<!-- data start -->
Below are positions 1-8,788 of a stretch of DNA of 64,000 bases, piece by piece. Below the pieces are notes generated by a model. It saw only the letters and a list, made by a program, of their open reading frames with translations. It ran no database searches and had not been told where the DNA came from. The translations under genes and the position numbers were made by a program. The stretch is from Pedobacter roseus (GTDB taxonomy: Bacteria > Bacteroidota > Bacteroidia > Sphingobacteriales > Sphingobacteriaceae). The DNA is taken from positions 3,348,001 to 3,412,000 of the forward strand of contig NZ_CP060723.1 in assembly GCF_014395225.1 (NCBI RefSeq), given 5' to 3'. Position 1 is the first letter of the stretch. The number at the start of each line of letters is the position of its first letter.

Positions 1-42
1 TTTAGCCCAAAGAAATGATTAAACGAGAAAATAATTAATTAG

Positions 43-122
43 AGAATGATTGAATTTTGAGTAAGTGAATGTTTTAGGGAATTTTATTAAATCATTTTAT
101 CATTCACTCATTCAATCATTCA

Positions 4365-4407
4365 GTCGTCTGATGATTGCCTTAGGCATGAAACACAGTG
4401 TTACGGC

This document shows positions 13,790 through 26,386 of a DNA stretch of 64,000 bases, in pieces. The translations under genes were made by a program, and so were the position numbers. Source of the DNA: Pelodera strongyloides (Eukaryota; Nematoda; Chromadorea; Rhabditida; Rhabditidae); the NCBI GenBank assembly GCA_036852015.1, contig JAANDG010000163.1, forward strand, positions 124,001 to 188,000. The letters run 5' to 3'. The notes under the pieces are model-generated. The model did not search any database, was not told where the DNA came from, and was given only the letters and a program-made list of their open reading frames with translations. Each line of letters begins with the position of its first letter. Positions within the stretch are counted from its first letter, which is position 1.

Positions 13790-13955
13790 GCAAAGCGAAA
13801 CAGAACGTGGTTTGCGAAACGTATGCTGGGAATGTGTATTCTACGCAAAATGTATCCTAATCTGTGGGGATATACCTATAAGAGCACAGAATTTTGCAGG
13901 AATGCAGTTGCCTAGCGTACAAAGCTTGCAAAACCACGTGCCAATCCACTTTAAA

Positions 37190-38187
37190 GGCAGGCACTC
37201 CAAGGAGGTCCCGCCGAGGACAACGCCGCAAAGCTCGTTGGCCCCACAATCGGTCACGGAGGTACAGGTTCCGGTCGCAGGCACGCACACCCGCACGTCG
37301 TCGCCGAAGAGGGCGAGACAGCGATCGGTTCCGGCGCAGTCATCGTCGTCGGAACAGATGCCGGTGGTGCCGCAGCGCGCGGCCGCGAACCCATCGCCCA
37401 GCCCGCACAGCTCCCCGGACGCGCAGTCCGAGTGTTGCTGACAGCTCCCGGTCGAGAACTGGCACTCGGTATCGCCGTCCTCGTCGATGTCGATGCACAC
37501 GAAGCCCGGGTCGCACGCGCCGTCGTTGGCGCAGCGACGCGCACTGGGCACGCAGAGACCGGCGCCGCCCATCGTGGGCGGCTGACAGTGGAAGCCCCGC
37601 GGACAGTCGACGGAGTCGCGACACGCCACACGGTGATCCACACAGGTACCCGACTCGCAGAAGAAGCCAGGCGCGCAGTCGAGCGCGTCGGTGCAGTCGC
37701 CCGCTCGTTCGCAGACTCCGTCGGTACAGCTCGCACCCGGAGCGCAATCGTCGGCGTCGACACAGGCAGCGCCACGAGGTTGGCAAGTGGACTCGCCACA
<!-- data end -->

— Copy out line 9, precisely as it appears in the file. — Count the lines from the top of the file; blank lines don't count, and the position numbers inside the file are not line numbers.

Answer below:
4401 TTACGGC